4 Ways Global Income Inequality Undermines Security
Of course, feelings of relative deprivation do not have a direct impact on security conditions. Instead, frustration leads to political behavior that has security consequences. Below are four ways in which global income inequality is fueling frustration and political behaviors that are undermining America’s security interests:
1. It stokes border and immigration tensions. Income inequality within and between states is an important source of international migration. Migrant laborers cross their borders believing that their destination country offers better jobs than their native country. The presence of migrant workers, however, often creates social and political tensions, especially if the country is experiencing its own economic problems, and that friction can morph into a security problem. For example, the swelling number of Muslims in France, who fled poverty and extreme income inequality in North Africa and other states, has led to riots and is creating a fertile environment for Islamic extremism. In addition, the exodus of tens of thousands of Central American children last year to the more affluent United States to escape the ravages of poverty and crime quickly became a bilateral issue and policy priority for Washington.
2. It fuels transnational organized crime. Criminals involved in narcotics and human trafficking are the beneficiaries of income gaps in their home nations and between neighboring states. Many criminals pursue illicit activities because they often pay better than most formal and informal jobs. As for the victims, economic hardship drives them to pursue desperate measures, such as flee their country in a manner that endangers their lives or become forced or coopted into the sex trade. On the demand side, thanks to heightened demand for cocaine in major cities in the United States and Europe, drug traffickers are prospering in relatively less affluent Central and South American countries.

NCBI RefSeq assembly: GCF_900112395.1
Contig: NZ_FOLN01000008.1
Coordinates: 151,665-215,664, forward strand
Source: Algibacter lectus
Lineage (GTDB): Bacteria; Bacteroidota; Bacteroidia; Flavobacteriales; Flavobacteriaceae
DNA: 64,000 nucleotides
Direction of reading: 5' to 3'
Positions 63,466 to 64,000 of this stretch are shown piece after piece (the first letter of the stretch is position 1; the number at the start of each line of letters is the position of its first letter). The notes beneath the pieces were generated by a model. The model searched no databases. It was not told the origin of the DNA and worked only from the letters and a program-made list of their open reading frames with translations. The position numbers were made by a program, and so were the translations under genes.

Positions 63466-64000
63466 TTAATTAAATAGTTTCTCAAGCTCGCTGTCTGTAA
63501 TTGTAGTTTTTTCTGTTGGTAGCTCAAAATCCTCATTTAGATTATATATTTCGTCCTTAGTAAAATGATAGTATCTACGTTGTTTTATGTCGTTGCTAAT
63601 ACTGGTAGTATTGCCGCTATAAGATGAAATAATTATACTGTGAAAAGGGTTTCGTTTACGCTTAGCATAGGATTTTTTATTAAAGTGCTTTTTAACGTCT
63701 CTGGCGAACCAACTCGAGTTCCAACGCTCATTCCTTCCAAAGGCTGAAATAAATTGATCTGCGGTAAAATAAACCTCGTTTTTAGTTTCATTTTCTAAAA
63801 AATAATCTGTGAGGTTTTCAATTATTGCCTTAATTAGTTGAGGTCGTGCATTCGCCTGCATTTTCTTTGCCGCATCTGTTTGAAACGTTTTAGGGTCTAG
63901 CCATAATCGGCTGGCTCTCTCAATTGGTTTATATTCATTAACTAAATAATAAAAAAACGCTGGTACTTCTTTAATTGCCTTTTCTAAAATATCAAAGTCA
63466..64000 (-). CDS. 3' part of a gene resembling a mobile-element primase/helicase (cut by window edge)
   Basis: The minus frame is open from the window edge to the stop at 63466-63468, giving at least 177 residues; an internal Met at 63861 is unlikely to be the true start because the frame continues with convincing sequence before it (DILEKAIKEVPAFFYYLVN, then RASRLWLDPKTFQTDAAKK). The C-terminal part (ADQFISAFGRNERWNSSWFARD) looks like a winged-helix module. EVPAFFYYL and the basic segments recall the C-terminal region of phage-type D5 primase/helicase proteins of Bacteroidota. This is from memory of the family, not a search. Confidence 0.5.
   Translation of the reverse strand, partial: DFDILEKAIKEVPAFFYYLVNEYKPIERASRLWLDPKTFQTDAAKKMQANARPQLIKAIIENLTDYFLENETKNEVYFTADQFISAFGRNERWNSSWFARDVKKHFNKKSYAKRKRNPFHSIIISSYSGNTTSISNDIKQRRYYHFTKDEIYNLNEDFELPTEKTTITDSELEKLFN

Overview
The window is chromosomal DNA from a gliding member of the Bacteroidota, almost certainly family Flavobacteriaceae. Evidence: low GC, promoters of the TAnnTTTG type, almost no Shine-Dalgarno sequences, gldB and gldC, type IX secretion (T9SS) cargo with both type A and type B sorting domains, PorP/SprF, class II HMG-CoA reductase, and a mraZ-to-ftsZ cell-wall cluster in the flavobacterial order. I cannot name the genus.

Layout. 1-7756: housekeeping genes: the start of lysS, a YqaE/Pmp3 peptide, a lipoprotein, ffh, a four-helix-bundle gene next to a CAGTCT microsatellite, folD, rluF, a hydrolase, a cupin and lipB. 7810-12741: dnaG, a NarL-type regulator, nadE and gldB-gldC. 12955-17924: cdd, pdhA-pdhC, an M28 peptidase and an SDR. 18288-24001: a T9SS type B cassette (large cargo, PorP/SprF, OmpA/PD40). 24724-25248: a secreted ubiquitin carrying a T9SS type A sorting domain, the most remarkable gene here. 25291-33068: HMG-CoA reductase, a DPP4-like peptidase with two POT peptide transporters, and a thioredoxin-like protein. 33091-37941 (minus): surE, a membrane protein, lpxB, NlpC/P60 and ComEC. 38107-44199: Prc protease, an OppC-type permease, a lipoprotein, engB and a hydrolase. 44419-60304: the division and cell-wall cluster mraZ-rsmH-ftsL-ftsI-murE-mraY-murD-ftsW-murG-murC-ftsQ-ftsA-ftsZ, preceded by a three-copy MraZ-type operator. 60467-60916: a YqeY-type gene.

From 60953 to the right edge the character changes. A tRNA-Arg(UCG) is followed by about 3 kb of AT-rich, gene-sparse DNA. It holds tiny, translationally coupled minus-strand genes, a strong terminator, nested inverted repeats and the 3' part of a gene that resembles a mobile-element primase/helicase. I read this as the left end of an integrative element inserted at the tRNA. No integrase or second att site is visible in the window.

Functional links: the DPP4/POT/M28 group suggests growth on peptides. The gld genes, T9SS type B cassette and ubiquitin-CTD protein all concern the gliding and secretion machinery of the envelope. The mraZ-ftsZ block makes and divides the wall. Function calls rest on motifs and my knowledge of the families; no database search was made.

3. It facilitates terrorist recruitment. Income inequality creates favorable conditions for terrorist groups to operate and win new recruits. Economically disenfranchised groups with strong feelings of relative deprivation can resort to terrorism, particularly when they feel there are no other avenues to change the status quo. There is no single cause of terrorism, but some studies show a robust relationship between income inequality and terrorism. Terrorist propaganda, moreover, resonates most when it appeals to feelings of relative deprivation and injustice.
4. It strengthens challenges to the global order. Global income inequality has long been a source of tension between developed and developing states. What is more recent is the increased clout of a few emerging market countries that are using their rising influence to try to increase their influence in global institutions. Leading the charge are the BRICS countries, particularly China, Brazil and India. While it is true that changing power dynamics between the United States and China underlay global governance reform efforts, the power disparity in global institutions between developed and developing states stems from their long-standing income gap. Wealth, in short, is power.
Brenda M. Seaver is a National Security Fellow at the Woodrow Wilson International Center for Scholars.